Gardening is a popular activity during the warmer months. Have you wondered about some of its benefits? Let’s explore the benefits of gardening!
Gardening In A Nutshell
Gardening involves the tending and cultivating of a garden, especially for fun.
Having a garden not only involves growing ornamental plants but also fruits and vegetables.
Ornamental plants include flowers, ferns as well as lavender. Popular fruits and vegetables grown in gardens include cucumbers, kale, lettuce as well as tomatoes.
How To Get Started?!
How you start your garden matters. It will help you to reap the full benefits of gardening by figuring out what climate zone you live in.
For example, if you live in New England the best time to start a garden is late April to the middle of May. Gardening too early put your garden at risk for frost damage. Also, snowstorms can happen in New England as late as the middle of April.
After figuring out what climatic zone you live in, decide what you’re going to grow. In New England, cooler weather vegetables such as cabbage as well as lettuce do well.
Look for a spot to start your garden, ideally it’d be a spot that receives at least 7 hours of full sun a day. Also, determine how well the shot drains after watering it.
Check your soil to make sure there’s the right balance of sand, clay, silt as well as organic matter. Also, you can run a test to check for ph, if it’s too high or too low your plants won’t grow.
Finally, decide whether you want to grow from seeds or use seedlings. Depending on how much knowledge or patience you have to grow from seeds, it might work better for you to plant seedlings.
Let’s Explore The Benefits Of Gardening
After starting your garden, you’ll reap the benefits of gardening with patience and dedication.
Benefits Of Gardening Include:
Exposure To Vitamin D:
Some of the overlooked benefits of gardening include vitamin D exposure.
Working outside in your garden allows you to get some sun. As a result, your body is receiving vitamin D to help your bones as well as your immune system.
Also, growing certain vegetables help you get vitamin D. They include leafy greens such spinach as well as kale.
Helps You Develop A Growth Mindset:
If you’re not good at gardening right away, that ok.
Gardening puts you in a growth mindset, you’re always learning and looking for new ways to improve your garden.
Also, gardening means a lot of trial and error. It involves playing with different methods until you find one that works for you.
Gardening Is Good For Heart:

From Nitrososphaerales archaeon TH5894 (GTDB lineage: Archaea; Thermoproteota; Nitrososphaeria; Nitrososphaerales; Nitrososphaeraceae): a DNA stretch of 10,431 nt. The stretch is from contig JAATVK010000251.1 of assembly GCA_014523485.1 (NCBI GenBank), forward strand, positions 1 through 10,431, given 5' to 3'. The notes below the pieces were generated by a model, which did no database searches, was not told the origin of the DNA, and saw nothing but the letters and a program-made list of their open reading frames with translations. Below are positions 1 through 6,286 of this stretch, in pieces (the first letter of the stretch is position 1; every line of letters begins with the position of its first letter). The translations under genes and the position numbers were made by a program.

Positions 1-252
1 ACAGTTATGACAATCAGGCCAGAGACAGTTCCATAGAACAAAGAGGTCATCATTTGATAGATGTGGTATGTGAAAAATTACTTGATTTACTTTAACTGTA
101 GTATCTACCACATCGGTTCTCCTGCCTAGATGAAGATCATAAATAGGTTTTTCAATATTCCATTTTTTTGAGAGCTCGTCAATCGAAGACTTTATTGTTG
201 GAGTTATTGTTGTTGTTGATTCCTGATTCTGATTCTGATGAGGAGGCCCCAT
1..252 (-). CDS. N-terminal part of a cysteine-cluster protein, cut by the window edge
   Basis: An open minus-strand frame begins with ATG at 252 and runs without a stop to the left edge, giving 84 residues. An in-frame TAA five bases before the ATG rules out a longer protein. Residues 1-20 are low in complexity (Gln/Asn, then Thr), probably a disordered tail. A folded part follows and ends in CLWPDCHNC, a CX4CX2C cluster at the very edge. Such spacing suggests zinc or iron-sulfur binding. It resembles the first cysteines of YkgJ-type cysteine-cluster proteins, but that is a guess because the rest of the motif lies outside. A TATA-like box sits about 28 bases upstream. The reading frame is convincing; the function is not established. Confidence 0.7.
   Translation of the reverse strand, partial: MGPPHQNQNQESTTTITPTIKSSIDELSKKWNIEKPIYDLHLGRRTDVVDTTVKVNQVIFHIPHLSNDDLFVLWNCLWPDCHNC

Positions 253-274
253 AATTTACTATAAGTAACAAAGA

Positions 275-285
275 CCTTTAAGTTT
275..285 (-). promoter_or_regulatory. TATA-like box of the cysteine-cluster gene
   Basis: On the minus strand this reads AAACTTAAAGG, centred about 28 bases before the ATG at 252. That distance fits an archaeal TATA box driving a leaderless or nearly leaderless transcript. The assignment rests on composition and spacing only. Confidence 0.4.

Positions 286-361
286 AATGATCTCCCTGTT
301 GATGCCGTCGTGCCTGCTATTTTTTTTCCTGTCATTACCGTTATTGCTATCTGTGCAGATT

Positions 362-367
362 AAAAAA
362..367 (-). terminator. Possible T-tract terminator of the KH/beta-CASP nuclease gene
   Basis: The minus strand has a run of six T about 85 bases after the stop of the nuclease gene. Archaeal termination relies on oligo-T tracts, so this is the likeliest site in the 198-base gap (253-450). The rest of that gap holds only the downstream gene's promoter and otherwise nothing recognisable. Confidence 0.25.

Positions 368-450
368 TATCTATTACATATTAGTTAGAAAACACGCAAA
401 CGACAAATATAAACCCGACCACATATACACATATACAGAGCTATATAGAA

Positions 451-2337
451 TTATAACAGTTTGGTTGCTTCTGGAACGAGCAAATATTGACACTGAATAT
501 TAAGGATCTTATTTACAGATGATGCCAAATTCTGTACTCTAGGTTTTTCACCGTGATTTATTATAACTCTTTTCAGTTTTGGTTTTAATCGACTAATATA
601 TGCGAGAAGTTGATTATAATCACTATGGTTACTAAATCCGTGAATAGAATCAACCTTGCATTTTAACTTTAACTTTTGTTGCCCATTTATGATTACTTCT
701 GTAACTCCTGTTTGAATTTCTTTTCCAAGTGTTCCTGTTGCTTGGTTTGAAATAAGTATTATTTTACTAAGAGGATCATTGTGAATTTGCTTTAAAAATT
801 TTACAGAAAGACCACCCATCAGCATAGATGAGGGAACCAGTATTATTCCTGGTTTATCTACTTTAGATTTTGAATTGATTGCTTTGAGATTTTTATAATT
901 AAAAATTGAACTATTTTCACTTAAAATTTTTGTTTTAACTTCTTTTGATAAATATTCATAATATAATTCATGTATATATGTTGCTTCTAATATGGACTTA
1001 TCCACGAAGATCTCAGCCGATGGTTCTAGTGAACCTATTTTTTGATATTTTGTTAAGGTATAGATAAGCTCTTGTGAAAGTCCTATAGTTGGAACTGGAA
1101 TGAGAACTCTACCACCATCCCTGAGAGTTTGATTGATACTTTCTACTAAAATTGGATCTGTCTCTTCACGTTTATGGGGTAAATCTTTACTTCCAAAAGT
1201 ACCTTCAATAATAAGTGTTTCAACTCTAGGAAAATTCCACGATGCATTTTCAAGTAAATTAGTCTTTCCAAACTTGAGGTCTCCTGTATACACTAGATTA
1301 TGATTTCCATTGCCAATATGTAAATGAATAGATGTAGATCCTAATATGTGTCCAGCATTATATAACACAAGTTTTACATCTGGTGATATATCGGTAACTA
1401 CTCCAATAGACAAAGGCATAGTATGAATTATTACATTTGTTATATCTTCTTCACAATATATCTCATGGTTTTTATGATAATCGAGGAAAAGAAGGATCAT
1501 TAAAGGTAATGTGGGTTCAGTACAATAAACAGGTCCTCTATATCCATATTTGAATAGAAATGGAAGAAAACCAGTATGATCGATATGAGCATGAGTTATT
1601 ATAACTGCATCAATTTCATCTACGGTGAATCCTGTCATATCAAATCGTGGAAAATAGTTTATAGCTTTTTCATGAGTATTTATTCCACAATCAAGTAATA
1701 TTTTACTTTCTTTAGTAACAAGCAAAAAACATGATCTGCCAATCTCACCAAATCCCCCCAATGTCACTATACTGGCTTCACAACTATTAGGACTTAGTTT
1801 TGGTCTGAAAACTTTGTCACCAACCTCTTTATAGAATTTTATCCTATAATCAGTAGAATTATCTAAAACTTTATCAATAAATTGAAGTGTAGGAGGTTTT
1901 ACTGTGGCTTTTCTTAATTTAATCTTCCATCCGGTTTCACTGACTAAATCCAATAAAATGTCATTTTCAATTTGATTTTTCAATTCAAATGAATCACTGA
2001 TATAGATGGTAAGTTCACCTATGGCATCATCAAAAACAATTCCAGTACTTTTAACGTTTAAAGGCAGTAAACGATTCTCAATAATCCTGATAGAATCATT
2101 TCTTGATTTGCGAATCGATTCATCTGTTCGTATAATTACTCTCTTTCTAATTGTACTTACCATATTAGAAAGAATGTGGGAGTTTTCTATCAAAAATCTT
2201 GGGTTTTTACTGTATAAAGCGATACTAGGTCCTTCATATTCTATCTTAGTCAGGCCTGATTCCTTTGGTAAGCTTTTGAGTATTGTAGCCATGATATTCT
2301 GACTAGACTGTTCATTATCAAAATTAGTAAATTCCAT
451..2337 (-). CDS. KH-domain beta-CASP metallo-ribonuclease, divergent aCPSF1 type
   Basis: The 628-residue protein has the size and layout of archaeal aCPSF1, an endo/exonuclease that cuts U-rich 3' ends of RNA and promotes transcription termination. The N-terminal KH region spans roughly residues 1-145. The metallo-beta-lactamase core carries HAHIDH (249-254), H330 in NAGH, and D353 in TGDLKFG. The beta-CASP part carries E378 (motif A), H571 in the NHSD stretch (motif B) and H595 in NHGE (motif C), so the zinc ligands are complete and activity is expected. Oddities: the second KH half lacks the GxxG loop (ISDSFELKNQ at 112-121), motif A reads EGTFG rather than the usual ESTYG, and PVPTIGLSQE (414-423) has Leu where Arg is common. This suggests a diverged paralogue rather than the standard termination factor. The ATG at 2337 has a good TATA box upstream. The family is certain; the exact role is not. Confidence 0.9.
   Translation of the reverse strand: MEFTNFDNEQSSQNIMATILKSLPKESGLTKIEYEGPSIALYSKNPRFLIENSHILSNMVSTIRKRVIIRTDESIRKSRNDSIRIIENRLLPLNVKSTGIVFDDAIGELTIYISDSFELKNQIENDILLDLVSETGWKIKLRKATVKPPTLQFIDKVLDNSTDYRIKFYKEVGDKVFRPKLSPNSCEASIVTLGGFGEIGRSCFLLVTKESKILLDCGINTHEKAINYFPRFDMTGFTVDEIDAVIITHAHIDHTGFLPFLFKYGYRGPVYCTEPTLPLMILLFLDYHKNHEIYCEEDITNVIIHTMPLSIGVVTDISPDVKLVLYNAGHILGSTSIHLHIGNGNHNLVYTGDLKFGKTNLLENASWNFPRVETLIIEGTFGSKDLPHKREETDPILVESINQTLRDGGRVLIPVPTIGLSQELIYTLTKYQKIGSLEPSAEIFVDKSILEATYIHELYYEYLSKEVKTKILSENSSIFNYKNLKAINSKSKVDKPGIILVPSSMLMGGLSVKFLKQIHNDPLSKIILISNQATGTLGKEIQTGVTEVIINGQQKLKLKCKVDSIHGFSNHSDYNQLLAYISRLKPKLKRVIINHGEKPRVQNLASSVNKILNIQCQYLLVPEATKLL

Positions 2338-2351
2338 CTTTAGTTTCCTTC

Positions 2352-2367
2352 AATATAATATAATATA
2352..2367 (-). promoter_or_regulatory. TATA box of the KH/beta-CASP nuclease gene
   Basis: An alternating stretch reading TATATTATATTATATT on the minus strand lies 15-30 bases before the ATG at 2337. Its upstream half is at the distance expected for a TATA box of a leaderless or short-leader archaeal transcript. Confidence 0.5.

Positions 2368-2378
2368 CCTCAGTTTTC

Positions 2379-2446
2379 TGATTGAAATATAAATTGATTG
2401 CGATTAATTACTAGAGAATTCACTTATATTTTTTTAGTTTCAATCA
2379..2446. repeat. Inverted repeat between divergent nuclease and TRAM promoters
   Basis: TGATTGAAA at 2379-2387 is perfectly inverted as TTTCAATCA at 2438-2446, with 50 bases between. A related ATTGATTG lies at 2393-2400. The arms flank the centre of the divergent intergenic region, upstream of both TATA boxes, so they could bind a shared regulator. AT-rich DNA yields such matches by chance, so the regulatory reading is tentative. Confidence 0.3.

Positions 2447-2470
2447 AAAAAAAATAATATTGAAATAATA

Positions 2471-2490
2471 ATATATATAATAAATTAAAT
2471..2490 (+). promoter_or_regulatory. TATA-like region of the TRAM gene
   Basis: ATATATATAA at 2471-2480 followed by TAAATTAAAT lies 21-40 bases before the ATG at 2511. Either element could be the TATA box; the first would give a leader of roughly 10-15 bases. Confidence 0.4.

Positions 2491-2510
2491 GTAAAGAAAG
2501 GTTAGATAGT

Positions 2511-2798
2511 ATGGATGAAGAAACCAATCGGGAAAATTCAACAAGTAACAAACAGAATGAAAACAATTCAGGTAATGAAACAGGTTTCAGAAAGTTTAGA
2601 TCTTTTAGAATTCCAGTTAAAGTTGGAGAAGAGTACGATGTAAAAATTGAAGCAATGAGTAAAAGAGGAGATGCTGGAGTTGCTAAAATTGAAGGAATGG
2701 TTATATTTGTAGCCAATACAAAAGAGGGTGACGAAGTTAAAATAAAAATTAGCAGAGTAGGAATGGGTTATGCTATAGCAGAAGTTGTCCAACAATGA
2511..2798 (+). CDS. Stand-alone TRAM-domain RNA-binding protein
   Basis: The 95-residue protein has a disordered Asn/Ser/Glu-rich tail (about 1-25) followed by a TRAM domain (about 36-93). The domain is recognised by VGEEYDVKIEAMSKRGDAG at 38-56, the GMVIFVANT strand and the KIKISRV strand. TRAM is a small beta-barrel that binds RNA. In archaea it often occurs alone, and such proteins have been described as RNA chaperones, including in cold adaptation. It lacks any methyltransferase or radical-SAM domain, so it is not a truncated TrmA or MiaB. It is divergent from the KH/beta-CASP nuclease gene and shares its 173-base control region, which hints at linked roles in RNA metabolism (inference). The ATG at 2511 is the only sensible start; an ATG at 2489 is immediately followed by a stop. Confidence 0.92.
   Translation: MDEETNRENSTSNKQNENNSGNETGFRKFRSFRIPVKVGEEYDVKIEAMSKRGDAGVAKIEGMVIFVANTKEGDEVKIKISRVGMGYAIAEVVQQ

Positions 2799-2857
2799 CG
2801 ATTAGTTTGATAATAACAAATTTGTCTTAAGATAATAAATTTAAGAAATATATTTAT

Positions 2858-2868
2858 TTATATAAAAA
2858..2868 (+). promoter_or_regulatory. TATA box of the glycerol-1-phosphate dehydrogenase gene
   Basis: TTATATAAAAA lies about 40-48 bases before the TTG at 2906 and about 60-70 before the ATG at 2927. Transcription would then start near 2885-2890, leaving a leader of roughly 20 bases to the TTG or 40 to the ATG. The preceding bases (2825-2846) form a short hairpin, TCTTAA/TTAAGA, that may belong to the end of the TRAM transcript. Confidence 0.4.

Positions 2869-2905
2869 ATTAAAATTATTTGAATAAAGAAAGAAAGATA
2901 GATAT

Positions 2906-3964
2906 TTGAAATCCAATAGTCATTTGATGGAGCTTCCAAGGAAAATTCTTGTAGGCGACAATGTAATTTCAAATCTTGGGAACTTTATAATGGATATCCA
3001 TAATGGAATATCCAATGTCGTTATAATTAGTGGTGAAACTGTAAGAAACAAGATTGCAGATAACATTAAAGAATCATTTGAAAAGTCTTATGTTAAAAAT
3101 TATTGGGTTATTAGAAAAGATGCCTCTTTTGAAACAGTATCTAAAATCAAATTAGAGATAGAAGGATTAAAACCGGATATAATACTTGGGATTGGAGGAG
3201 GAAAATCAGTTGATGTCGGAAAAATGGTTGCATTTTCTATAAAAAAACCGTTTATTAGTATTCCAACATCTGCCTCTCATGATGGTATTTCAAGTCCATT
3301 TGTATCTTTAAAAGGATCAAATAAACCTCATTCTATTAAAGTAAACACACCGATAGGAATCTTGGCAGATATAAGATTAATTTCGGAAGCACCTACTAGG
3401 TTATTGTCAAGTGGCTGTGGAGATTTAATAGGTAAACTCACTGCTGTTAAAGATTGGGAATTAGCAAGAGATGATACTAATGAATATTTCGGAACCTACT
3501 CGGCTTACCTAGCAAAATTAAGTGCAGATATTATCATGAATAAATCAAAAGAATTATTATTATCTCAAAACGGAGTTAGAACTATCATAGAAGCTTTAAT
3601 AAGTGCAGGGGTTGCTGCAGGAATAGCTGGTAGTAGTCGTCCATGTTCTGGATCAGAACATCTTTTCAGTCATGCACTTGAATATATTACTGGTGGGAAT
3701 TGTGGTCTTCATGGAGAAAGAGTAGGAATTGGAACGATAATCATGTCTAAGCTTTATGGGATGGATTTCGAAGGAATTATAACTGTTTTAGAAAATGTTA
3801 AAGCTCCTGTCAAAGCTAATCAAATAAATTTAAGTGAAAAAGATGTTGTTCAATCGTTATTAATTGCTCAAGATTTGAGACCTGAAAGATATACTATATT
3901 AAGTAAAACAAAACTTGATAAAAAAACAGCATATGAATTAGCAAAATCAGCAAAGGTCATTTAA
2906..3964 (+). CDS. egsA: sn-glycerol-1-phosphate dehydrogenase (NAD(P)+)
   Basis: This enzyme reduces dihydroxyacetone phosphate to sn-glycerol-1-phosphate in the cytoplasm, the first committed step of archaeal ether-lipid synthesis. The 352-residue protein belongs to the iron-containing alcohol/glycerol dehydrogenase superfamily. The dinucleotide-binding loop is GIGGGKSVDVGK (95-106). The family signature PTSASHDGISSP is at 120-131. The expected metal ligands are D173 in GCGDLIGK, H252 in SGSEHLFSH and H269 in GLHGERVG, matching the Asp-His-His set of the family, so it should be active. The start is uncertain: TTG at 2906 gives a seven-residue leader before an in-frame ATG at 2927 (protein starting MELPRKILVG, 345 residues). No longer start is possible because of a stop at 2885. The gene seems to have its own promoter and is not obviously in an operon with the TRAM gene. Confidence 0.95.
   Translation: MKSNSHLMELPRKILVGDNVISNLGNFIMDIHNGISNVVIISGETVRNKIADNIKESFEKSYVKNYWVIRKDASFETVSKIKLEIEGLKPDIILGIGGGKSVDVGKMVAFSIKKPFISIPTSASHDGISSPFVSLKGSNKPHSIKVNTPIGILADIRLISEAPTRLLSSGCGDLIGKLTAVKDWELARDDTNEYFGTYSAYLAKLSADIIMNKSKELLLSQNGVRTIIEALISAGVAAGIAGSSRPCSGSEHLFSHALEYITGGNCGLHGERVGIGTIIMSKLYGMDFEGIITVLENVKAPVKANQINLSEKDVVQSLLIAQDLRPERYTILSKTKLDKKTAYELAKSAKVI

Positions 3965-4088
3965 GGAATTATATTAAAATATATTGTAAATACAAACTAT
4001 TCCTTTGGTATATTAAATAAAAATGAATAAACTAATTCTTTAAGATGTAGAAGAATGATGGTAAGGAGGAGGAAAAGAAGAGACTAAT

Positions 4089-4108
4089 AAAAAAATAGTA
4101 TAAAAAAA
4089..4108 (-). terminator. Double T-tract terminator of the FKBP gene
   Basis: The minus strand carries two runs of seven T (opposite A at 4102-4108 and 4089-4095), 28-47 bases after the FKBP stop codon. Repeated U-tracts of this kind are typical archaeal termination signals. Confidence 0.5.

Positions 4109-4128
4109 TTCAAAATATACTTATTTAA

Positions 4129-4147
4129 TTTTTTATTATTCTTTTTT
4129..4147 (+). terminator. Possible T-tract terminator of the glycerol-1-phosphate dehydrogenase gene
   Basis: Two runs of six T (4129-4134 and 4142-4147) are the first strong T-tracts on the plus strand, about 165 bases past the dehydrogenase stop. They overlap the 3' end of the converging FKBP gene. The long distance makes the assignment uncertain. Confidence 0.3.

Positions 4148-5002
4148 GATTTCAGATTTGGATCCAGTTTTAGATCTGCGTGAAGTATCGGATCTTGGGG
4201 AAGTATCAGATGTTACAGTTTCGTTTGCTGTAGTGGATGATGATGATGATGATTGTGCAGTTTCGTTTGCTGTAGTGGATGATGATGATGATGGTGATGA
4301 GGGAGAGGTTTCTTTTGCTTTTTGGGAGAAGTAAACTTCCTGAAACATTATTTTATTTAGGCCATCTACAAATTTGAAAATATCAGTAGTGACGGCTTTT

Since gardening is a relaxing as well as an enjoyable activity, it’s good for the heart.
Gardening involves a lot of bending, digging, lifting, reaching as well as stretching. As a result, you build and tone muscle, strengthen your bones as well as improve blood circulation.
Working on your garden is a form of aerobic exercise, it gives your heart a mild workout. Also, gardening can lower your blood pressure and lower your risk for heart problems.
Increases Access To Healthier Food Choices:
Gardening increases your access to healthier food choices. It helps you eat more fruits and vegetables, because you’re growing them yourself.
Having a garden helps you decide what fertilizers as well as pesticides come in contact with your food. Also, you can wait for vegetables to ripen before harvesting them. By doing this, you’ll benefit from the nutrients that come with ripening.
Fruits and vegetables from your garden are rich in vitamins A, B, C, D and many other nutrients.
Here’s a related post: “B Vitamins For A Better Mind”
Improves Mental Health:
Gardening has many benefits for your mental health.
Having a garden helps you release stress. As a result, you might feel less anxious and depressed when life gets hard.
There’s evidence that gardening strengthens your brain. It helps you improve your focus and recover from mental fatigue faster. Also, older adults are less likely to develop dementia.
Here’s a related post: “How Serotonin Leads To A Better Mood?”
Helps The Environment:
Despite your garden being man made, it has many environmental benefits.
Plants act as air cleaners, they absorb carbon dioxide as well as many air pollutants. At the same time, plants also release clean oxygen and fragrance.
Having a dense cover of plants and mulch holds your soil in place. As a result, the amount of soil erosion is reduced and sediment is kept out of streams.
Have You Ever Gotten Into Gardening?
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